The Creative Crevasse

The better we get at our writing, the less satisfied we are with what we write. Ergo: The better we are at writing, the less we actually, um, do it.

Further ergo: How do you spot a Supreme Master of Writing? Easy. S/he is the one…not writing.

Lovin’ the zen of it all:

If your book isn't being written, is it still a book? And, more importantly maybe, are you still a writer?
If your book isn’t being written, is it still a book? And, more importantly maybe, are you still a writer?

by Sam McNerney

Writing this essay will be difficult. Before I draft the first sentence, I’ll spend hours searching for an idea. Most of what I read will be useless, not because it’s bad, but because it’s boring. Then, a passage will spark an insight that will bring me back to my computer, eager to share my idea, and finish this sentence.

Such is the creative process. It’s a constant tug-of-war between saying something fresh and meeting a deadline, originality versus practicality. We want to sound novel, but we know that true novelty is impossible, so we settle somewhere in between. And yet, even though our creative ideals might be unattainable, we’ll keep striving to bring them into reality.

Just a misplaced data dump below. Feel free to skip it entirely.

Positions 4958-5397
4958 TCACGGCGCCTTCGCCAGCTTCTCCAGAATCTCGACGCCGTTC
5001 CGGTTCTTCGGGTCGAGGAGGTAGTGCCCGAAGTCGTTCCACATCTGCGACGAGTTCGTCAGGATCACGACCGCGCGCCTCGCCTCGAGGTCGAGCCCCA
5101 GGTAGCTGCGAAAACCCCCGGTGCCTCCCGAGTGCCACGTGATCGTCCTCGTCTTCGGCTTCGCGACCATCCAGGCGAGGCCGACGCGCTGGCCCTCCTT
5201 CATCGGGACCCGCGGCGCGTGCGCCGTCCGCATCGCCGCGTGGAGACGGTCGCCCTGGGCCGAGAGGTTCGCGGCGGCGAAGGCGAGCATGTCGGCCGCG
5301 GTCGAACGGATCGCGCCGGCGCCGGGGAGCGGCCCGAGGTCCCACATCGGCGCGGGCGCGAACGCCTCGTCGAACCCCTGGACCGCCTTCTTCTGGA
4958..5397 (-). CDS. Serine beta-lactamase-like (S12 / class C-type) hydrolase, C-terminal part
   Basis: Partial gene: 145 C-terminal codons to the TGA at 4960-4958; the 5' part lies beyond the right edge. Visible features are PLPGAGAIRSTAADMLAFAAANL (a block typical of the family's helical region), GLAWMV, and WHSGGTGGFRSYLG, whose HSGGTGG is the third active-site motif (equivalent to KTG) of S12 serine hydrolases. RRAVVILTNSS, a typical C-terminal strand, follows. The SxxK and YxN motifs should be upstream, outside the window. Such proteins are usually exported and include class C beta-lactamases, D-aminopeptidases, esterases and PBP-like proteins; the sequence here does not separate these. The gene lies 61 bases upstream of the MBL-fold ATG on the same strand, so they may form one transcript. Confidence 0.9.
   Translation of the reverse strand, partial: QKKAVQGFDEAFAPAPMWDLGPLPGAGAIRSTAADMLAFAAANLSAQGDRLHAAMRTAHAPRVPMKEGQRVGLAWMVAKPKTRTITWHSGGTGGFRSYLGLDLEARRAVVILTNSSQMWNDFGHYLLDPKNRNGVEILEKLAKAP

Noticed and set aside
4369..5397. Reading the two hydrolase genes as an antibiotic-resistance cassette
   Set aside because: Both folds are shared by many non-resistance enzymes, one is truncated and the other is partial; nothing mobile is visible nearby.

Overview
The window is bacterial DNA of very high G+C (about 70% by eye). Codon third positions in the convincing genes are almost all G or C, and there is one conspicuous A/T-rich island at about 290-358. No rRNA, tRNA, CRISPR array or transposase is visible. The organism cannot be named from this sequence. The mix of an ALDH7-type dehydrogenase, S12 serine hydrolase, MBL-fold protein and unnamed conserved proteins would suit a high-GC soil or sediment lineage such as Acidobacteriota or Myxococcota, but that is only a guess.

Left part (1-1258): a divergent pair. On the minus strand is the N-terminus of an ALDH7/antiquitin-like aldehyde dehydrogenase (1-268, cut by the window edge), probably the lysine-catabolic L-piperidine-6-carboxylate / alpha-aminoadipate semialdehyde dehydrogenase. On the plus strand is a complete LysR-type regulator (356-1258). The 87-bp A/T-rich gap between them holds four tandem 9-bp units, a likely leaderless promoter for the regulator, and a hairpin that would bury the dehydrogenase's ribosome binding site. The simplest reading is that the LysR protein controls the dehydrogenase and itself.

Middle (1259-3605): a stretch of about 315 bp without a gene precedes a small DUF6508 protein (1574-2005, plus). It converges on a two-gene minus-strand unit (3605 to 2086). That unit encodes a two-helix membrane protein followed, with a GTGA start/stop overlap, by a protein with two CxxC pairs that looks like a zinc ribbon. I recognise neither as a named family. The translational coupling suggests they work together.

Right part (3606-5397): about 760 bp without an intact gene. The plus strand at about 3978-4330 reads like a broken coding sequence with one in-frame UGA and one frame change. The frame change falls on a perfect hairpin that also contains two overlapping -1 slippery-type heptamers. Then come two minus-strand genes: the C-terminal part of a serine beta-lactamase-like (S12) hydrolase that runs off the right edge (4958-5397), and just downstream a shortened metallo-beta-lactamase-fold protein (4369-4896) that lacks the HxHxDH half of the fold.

In The Rise, Sarah Lewis terms the crevasse between work and vision The Gap. It’s what drove the poet Ezra Pound to burn his “failed” novels. On his deathbed, Franz Kafka wrote a letter to his friend Max Brod requesting that all of his unpublished material should remain unread and burned. (Brod ignored Kafka’s request and published three novels: Amerika, The Trial and The Castle.) Lewis quotes Czeslaw Milosz, who captures sentiment of The Gap nicely: “There is always the feeling that you didn’t unveil yourself enough. A book is finished and appears and I feel, Well, next time I will unveil myself. And when the next book appears, I have the same feeling.”

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